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Editor’s Corner With Shawn MAcKenzie

Another from Shawn MacKenzie’s exquisite penmanship. Many thanks Shawn for your brilliant posts.

MacKENZIE's Dragon's Nest

Feeling Frisky and Breaking the RulesScribe small

Katharine Hepburn said, “If you obey all the rules, you miss all the fun.”

Today, in the spirit of Ms. Hepburn’s wit and ribald spring, I am going to talk about rules and their breaking.

As a matter of principle, I believe rules should be broken – at the very least bent – whenever and wherever possible. This presupposes the breakage is done with knowledgeable deliberation and no one gets hurt in the process. (Those falling sentence fragments can be lethal!)

breaking-rules

Of course, in writing – as in life – some rules are more flexible than others. And some seem downright arbitrary, especially when it comes to fiction. Here are a few of my particular favorites:

Avoid split infinitives. One wishes to generally do this as a matter of clarity, and I like to think this was the rule’s intent. Though back when Chaucer’s Middle English…

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About Dr Niamh

When I was a little girl (a very, very long time ago), I used to love learning new, really big words like ‘discombobulate’. As I grew, my love of words grew too, until I loved them so much, I could not stop writing them down. One day, as I was scribbling a particular word, a very peculiar thing happened. The word shouted at me, “Stop! Don’t put me there!” As you can imagine, I was shocked and nearly fell off my chair. When I recovered somewhat, I said to the word, “Could you stop shouting, please? I am not used to it.” Can you guess what happened next? No! I thought not. The word said, “I might be small, but I will misbehave if you do not use me properly. I will not tell the story you would like me to tell. I will say something entirely different!” I dropped my pen. I hoped that by dropping my pen, the word would stop talking. Alas! It did not. It carried on chitterchobbling, even after the ink had dried. I was in a pickle. I could not allow my words to run away with my story, now could I? I don’t know about you, but when this sort of thing happens, there is only one thing left to do if you prefer not to spend your time arguing. “Very well,” said I. “I will do as you ask if you will just be quiet and allow me to concentrate.” Since that day, I have been paying special attention to every word I invite into my stories. After all, a story should say exactly what it means to say and not be led astray. With love from Dr. Niamh, Ph.D in Learning Through The Imagination and Founder of Dr Niamh Children's Books. www.drniamh.co.uk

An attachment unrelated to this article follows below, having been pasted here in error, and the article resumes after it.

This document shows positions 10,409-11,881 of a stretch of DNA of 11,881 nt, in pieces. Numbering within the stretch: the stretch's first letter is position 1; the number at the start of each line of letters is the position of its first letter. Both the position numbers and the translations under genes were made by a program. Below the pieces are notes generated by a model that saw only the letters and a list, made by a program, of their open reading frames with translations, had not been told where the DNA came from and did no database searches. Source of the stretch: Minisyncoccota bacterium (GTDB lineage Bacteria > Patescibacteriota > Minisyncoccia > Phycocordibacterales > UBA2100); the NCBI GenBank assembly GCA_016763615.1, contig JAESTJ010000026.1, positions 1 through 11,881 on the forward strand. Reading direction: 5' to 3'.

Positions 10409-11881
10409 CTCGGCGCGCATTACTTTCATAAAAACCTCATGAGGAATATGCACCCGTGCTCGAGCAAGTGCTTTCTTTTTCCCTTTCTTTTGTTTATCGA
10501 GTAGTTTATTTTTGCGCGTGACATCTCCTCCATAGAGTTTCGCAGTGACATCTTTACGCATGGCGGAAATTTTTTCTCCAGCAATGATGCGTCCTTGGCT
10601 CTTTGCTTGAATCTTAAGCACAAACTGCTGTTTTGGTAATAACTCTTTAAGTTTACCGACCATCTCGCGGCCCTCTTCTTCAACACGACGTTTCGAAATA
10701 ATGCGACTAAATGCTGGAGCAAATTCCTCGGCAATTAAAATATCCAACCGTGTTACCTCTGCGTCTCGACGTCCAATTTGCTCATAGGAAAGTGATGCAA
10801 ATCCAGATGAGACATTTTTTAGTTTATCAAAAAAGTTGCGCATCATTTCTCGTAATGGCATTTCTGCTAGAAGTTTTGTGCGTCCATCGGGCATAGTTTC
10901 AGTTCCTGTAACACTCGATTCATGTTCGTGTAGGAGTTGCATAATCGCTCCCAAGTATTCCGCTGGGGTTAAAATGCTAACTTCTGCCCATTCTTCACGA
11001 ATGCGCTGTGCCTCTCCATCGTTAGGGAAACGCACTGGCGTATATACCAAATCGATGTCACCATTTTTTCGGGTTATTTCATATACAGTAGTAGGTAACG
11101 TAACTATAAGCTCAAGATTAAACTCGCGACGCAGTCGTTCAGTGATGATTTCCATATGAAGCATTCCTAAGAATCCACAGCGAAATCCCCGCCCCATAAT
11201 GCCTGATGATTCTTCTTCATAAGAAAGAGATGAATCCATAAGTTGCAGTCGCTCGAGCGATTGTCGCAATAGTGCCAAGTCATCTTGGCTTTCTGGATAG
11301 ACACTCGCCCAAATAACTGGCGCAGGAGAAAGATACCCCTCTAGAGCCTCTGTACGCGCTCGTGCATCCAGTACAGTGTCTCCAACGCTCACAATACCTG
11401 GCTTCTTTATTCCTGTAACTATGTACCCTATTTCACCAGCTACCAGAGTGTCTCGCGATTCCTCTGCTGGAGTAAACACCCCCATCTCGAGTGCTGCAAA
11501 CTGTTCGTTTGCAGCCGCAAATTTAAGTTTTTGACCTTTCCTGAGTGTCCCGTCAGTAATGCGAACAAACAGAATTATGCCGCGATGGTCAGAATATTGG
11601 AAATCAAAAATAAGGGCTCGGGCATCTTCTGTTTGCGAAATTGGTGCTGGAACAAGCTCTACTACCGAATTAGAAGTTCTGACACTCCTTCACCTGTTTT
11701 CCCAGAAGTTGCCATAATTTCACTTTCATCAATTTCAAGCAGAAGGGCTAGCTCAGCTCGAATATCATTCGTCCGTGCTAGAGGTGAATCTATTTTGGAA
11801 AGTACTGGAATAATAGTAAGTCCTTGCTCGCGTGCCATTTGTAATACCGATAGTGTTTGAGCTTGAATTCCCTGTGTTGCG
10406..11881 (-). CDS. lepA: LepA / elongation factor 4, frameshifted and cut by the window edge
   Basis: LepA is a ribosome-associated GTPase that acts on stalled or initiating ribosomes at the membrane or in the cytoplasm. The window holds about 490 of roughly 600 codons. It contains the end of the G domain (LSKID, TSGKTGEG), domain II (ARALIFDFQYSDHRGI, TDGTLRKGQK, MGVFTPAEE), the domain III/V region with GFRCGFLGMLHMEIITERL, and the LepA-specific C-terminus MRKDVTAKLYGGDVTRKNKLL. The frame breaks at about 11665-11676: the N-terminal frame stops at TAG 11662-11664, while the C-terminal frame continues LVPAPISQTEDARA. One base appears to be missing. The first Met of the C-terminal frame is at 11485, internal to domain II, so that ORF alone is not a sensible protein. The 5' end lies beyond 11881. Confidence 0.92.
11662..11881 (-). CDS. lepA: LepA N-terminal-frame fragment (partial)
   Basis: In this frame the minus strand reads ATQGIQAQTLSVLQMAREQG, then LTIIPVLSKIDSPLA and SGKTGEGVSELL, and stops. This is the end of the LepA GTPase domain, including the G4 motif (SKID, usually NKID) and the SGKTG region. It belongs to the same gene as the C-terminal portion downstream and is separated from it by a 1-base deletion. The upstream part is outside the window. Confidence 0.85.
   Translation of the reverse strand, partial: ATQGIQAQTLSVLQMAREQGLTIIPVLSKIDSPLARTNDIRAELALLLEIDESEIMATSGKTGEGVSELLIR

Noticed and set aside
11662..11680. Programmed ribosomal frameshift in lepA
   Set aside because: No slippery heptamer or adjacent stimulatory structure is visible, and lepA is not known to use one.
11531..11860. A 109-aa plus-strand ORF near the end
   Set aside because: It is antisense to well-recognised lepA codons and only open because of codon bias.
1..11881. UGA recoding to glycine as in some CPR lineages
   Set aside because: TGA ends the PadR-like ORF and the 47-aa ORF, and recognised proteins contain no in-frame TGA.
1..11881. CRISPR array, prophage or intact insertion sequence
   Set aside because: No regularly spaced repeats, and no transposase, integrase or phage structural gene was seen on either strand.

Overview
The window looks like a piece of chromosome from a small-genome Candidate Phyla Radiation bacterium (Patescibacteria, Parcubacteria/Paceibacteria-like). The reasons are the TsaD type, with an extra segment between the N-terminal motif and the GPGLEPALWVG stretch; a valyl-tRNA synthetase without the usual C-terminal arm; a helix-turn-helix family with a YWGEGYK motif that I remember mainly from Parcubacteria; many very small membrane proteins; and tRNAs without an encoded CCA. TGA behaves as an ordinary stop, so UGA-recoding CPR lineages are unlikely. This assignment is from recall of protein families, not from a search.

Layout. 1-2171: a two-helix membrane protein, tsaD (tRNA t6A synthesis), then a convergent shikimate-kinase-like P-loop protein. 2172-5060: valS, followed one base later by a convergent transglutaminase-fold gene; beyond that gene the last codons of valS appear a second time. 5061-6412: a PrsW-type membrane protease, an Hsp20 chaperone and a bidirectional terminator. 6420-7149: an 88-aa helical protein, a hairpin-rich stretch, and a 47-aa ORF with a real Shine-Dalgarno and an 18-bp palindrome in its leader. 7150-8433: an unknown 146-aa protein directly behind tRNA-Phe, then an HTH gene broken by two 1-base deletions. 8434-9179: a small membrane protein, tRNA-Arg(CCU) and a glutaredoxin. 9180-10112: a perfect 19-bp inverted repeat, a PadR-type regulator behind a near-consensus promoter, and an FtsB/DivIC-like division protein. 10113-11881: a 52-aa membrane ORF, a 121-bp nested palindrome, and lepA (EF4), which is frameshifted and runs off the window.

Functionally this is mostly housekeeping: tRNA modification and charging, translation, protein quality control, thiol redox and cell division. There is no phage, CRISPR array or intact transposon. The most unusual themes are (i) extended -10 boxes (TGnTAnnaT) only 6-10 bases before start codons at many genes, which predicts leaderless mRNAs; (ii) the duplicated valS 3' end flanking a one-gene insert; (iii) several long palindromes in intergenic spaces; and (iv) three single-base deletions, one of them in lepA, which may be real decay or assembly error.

One comment on “Editor’s Corner With Shawn MAcKenzie

  1. Uncle Tree
    May 15, 2013

    Yippee-ki-oh-dee-ay! 🙂

    Like

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This entry was posted on May 14, 2013 by in Special Projects and tagged , , , , , , , .
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